The same assumptions as for ANOVA (normality, homogeneity of variance and random independent samples) are required for ANCOVA. In addition, ANCOVA requires the following additional assumptions:
- For each independent variable, the relationship between the dependent variable (y) and the covariate (x) is linear
- The lines expressing these linear relationships are all parallel (homogeneity of regression slopes)
- The covariate is independent of the treatment effects (i.e. the covariant and independent variables are independent
Example 1: Show that the assumptions hold for the data in Example 1 of Basic Concepts of ANCOVA.
We start by creating a box plot of the reading scores for each of the four methods (using the data from Figure 1 of Basic Concepts of ANCOVA). See Figure 1.
Figure 1 – Box plot for data in Example 1
Each plot looks relatively symmetric and the variances don’t appear to be wildly different. As we can see from the data in Figure 1 of Basic Concepts of ANCOVA, the variances for the reading scores vary from 44.8 to 164.8, which is likely to be an acceptable range to meet the homogeneity of variances assumption.
We now turn our attention to the ANCOVA-specific assumptions. We create a scatter diagram of the y data values against the x data values for each of the four methods. This is done by creating a scatter diagram for Method 1 in the usual way and then choosing Design > Data|Select Data and clicking on the Add button on the left side. Enter the name Method 2 and specify the range for the x and y values in the dialog box that appears. After repeating this procedure for Method 3 and Method 4 and adding linear trend lines for each method, the resulting chart is as in Figure 2.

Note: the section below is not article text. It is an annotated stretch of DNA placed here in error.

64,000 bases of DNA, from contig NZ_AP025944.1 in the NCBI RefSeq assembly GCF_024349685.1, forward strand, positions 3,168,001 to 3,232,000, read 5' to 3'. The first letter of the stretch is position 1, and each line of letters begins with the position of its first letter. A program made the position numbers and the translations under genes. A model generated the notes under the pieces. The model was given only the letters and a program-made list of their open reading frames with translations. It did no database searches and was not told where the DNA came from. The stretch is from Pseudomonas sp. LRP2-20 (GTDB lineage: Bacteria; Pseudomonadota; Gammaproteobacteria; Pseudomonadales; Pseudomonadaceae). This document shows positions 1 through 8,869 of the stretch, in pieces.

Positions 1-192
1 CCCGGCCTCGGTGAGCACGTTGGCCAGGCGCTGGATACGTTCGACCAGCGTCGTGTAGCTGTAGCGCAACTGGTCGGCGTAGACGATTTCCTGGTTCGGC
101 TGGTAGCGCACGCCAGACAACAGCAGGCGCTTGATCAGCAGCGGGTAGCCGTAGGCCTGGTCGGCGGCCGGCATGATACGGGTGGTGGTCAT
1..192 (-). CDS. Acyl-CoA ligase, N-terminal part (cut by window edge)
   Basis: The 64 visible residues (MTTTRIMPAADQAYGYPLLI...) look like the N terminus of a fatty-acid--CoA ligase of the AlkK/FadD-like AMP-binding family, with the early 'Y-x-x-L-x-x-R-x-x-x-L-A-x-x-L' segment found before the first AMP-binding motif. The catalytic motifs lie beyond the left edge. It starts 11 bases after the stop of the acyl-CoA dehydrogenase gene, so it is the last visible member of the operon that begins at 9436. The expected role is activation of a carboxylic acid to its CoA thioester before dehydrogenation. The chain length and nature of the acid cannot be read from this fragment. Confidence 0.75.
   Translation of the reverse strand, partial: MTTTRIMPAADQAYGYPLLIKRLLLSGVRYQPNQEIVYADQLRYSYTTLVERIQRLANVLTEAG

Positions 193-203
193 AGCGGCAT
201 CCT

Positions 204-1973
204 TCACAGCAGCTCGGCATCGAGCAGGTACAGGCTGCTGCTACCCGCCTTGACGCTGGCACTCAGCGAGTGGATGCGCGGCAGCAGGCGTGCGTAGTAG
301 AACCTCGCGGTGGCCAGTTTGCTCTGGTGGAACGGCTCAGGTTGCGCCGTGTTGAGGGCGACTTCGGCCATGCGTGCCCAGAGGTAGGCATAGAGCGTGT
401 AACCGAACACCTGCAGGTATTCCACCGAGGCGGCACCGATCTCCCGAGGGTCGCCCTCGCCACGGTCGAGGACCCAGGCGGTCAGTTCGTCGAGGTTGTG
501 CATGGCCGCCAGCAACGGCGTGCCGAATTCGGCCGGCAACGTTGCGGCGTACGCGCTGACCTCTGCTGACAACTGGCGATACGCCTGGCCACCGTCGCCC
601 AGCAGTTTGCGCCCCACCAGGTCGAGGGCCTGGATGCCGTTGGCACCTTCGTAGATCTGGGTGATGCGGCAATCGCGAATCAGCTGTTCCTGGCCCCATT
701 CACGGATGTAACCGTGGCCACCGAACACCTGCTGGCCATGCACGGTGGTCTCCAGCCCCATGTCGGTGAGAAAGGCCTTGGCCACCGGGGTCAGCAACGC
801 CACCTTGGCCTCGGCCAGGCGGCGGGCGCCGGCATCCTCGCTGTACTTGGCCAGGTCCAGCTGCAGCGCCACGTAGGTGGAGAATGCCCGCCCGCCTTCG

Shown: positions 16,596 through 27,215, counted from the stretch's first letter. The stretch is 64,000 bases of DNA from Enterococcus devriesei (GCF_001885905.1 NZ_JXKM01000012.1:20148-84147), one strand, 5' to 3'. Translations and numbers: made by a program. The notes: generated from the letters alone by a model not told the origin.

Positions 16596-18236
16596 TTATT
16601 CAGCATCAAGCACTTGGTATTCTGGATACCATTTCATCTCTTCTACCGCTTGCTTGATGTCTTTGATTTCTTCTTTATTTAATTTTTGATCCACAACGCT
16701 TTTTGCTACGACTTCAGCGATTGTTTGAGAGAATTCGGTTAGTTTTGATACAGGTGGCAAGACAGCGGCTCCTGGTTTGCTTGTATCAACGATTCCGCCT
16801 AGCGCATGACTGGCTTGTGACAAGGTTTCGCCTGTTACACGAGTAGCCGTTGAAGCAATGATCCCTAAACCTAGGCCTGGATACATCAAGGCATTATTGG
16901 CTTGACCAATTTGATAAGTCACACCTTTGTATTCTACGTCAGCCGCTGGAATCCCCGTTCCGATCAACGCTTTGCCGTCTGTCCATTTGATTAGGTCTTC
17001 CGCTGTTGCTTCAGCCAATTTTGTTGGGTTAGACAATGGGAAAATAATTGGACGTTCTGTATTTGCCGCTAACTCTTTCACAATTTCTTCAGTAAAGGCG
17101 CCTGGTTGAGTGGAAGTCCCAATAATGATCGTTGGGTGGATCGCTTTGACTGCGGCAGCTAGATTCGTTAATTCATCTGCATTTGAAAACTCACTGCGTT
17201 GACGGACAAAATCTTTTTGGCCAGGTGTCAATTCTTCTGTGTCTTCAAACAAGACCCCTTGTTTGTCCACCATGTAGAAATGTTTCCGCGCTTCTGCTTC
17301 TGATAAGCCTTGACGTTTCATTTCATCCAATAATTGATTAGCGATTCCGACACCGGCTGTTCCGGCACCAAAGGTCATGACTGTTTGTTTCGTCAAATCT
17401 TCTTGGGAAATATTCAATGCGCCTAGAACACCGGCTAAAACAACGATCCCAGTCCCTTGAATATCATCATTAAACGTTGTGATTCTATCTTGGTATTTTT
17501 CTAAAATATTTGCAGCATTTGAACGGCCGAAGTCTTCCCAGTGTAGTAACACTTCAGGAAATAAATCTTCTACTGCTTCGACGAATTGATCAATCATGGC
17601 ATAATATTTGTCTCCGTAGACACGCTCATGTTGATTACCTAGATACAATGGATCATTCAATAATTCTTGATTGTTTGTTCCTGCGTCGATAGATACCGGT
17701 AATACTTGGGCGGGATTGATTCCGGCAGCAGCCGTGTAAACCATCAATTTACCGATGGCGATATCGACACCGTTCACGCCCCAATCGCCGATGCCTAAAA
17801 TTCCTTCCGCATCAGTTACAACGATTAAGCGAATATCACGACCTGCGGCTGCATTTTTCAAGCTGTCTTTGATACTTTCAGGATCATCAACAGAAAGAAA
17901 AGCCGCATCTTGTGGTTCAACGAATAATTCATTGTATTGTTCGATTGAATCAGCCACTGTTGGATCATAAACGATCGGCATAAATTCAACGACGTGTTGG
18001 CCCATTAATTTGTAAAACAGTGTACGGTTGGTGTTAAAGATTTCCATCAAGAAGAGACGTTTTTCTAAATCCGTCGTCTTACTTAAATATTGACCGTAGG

Figure 2 – Checking whether regression lines are parallel
Although the four lines are not parallel, their slopes are quite similar, indicating that the homogeneity of slopes assumption is met. A further indication of this is to test the complete regression model y, x, t, x*t against the full regression model y, x, t. If there is no significant difference between the models then the interaction terms are not significant, implying that the homogeneity of regression slopes assumption is met. We conduct the same type of test in Testing the Significance of Extra Variables on the Regression Model.
First we use Excel’s regression data analysis tool to create the complete model (see Figure 3) using the range B4:H39 from Figure 1 of Regression Approach to ANCOVA when prompted for the Input X range.
Figure 3 – Complete model (y, x, t, x*t) for data in Example 1
Now we test (see Figure 4) whether there is a significant difference between the complete and full models (as described in Figure 5 of Regression Approach to ANCOVA and Figure 3 above).
Figure 4 – Testing homogeneity of regression line slopes
Row 6 of Figure 4 computes the difference between the R-Square values of the complete and full models. Row 7 computes the difference between the residual degrees of freedom of the two models. The F statistic (cell AB8) is then defined via the formula =AB6*Z7/(AB7*(1-Z6)). Since the p-value for this statistic is larger than .05, we conclude there is no significant difference between the two models, and so accept the homogeneity of regression slopes.
Alternatively, we can get the same result by using the Real Statistics function
RSquareTest(B4:H39, B4:E39, A4:A39) = 0.4615